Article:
One More Chapter
Thank you for your advice yesterday about school. It was interesting to hear — first and foremost — how other places approached education but also, the wide range of experiences with school — either your own education or what you were now doing for your children.
I should have also told you that I am the product of public schools. I was never a fantastic student. Actually, I was such a terrible speller in fourth grade that I had to go down to a third grade spelling group because the lowest spelling group in my fourth grade classroom was still too advance for a child who could not tell the difference between “flour” and “flower.” (And to be fair, could spell neither one correctly.) I was in a few honours classes later in school, and one or two AP classes. But mostly I was an average student in average classes who daydreamed way too much to follow what was happening in the classroom and who didn’t ever want to sit in her chair. I wandered the room; and when I wasn’t wandering the room, I was making glue sculptures inside my desk.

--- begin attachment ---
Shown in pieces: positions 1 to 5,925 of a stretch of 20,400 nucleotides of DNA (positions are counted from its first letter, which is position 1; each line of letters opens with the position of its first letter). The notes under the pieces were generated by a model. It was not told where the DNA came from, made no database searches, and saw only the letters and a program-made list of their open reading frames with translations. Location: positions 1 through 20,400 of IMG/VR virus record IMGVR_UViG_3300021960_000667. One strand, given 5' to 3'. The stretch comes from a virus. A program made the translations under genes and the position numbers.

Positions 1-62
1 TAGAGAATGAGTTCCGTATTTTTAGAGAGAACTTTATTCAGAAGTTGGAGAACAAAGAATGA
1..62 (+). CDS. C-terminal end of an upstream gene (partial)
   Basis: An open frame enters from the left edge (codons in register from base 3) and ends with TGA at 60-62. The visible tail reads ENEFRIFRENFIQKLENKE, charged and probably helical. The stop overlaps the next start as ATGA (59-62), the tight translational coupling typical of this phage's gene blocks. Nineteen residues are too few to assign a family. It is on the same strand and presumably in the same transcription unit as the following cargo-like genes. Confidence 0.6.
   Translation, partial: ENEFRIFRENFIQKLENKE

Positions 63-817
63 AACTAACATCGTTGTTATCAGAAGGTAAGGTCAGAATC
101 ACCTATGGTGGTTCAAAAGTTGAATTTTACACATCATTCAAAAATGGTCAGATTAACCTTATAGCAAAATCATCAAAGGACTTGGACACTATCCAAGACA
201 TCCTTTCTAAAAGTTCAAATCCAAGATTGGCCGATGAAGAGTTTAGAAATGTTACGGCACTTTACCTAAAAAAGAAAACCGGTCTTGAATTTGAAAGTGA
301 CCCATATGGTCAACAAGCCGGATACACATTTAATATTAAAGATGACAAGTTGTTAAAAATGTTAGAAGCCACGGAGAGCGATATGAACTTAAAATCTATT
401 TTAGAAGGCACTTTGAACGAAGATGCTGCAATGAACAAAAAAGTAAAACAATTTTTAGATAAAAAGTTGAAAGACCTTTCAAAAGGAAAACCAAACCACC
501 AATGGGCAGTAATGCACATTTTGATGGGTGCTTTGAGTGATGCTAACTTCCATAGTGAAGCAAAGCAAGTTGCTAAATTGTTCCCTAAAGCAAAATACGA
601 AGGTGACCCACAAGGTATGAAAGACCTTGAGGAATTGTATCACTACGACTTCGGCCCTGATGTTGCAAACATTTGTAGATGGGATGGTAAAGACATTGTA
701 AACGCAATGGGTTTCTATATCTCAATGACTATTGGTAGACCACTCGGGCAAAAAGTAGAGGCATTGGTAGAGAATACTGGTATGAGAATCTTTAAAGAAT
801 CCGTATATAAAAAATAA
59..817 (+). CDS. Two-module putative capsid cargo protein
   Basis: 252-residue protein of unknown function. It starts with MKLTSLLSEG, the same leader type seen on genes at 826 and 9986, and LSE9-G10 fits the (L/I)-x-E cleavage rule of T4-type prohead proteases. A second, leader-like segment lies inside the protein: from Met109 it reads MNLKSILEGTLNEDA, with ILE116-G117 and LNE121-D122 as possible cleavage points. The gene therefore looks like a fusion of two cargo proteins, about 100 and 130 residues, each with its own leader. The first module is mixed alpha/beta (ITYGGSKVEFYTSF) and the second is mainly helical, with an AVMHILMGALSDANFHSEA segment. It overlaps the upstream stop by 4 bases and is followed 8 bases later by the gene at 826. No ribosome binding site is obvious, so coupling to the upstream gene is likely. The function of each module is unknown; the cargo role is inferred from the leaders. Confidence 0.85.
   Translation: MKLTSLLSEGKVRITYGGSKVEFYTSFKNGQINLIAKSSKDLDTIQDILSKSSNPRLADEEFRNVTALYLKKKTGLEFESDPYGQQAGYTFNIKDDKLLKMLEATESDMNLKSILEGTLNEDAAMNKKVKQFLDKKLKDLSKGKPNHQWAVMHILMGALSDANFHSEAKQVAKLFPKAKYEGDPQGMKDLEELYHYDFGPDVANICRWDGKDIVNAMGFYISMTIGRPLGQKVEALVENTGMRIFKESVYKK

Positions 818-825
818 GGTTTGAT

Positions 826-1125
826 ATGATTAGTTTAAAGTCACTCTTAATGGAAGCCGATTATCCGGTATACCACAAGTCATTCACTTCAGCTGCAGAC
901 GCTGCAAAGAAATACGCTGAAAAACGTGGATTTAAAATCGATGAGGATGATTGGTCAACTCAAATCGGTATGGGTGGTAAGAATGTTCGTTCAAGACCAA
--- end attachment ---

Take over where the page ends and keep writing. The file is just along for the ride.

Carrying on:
And look, I turned out okay.
I always point that out to kids — my own and other people’s children. That the fully functioning adult you see before you once struggled with math and French. The person who has published four books wasn’t in the highest English classes. That doing school well doesn’t always translate into doing life well.
And I think, whatever shortcomings I had during my school years — nursery school through graduate school — I have done life well.
Let me tell you a story about a lollipop. I once took a lollipop that someone offered that was in the shape of a flower. I took it because it was pretty and it was candy. As a kid, I always accepted any candy offered because you never knew from where your next dose of sugar would come.